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Template-Type: ReDIF-Paper 1.0
Title: Multiple Shooting in Rational Expectations Models
Author-Name: David Lipton
Author-Name: James M. Poterba
Author-Person: ppo19
Author-Name: Jeffrey Sachs
Author-Name: Lawrence H. Summers
Note: EFG PE
Number: 0003
Creation-Date: 1983-06
Order-URL: http://www.nber.org/papers/t0003
File-URL: http://www.nber.org/papers/t0003.pdf
File-Format: application/pdf
Abstract: This note describes an algorithm for the solution of rational expectations models with saddlepoint stability properties. The algorithm is based on the method of multiple shooting, which is widely used to solve mathematically similar problems in the physical sciences. Potential applications to economics include models of capital accumulation and valuation, money arid growth, exchange rate determination, and macroeconomic activity. In general, whenever an asset price incorporates information about the future path of key variables, solution algorithms of the type we consider are applicable.
Handle: RePEc:nbr:nberte:0003
Template-Type: ReDIF-Paper 1.0
Title: Two-Step Two-Stage Least Squares Estimation in Models with Rational Expectations
Author-Name: Maurice Obstfeld
Author-Person: pob13
Author-Name: Robert E. Cumby
Author-Name: John Huizinga
Note: ITI IFM
Number: 0011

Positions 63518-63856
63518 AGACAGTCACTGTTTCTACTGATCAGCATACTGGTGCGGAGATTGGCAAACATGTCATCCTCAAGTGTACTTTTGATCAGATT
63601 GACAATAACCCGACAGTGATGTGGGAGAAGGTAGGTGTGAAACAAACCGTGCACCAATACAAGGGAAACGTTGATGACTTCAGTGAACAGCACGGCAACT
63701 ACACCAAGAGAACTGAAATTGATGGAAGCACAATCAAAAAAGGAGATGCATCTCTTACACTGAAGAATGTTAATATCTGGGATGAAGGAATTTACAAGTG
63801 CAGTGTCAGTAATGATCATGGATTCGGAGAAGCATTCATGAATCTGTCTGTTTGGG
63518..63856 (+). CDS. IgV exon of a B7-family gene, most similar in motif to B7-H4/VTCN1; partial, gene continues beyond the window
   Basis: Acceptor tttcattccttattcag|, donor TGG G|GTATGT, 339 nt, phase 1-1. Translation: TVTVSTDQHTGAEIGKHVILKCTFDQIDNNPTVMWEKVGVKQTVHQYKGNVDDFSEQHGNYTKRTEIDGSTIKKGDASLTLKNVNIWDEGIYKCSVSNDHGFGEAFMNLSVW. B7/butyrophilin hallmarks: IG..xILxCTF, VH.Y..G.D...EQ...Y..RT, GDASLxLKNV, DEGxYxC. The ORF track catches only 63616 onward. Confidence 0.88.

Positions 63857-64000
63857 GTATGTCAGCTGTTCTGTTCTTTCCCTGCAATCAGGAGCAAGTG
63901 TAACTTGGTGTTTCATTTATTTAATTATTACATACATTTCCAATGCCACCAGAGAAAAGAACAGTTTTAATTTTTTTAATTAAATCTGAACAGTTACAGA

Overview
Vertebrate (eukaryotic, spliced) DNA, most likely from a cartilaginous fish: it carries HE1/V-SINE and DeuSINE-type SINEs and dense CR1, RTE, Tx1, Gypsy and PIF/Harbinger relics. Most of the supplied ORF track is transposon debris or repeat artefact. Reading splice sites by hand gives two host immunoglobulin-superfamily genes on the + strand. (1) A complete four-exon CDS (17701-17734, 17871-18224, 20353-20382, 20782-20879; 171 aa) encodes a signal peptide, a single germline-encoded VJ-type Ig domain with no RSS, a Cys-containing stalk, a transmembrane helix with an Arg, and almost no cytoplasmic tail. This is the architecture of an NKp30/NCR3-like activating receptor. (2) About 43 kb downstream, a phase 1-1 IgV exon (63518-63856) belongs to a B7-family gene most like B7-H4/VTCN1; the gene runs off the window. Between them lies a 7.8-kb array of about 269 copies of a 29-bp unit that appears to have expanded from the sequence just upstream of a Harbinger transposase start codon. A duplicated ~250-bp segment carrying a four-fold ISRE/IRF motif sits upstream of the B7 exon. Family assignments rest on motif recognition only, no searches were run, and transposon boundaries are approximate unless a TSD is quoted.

Creation-Date: 1983-07
Order-URL: http://www.nber.org/papers/t0011
File-URL: http://www.nber.org/papers/t0011.pdf
File-Format: application/pdf
Abstract: This paper introduces a limited-information two-step estimator for models with rational expectations and serially correlated disturbances. The estimator greatly extends the area of applicability of McCallum's (1976) instrumental variables approach to rational expectations models. Section I reviews McCallum%s method and discusses in detail the problems surrounding its use in many empirical c/ntexts. Section II presents the two-step two-stage least squares estimator (2S2S1) and demonstrates its efficiency relative to that of McCallum (1979). Section III provides a comparison nf several estim!tors for a two equation macroeconomic model with rational expectations due to Taylor (1979).
Handle: RePEc:nbr:nberte:0011
Template-Type: ReDIF-Paper 1.0
Title: Predetermined and Non-Predetermined Variables in Rational Expectations Models
Author-Name: Willem H. Buiter
Note: ITI IFM
Number: 0021
Creation-Date: 1983-01
Order-URL: http://www.nber.org/papers/t0021
File-URL: http://www.nber.org/papers/t0021.pdf
File-Format: application/pdf
Abstract: The distinctiof between predetermined and non-predetermined variables is a crucial one in rational expectations models. I consider and reject two definitions, one proposed by Blanchard and Kahn and one by Chow. Both definitions lead to possible misc1assifications. Instead I propose the following defin)tion. A variable is non-`redetermined if and only if its current value is a function of current anticipations mf future values of endogenous and/or exogenous variables. This definition focuses on the essential economic property of non-predetermined variables: unlike predetermined variables they can respond instantaneously to changes in expectations due to "news." The new definition also fits the structure of rational expectations models solution algorithms such as the one proposed by Blanchard and Kahn.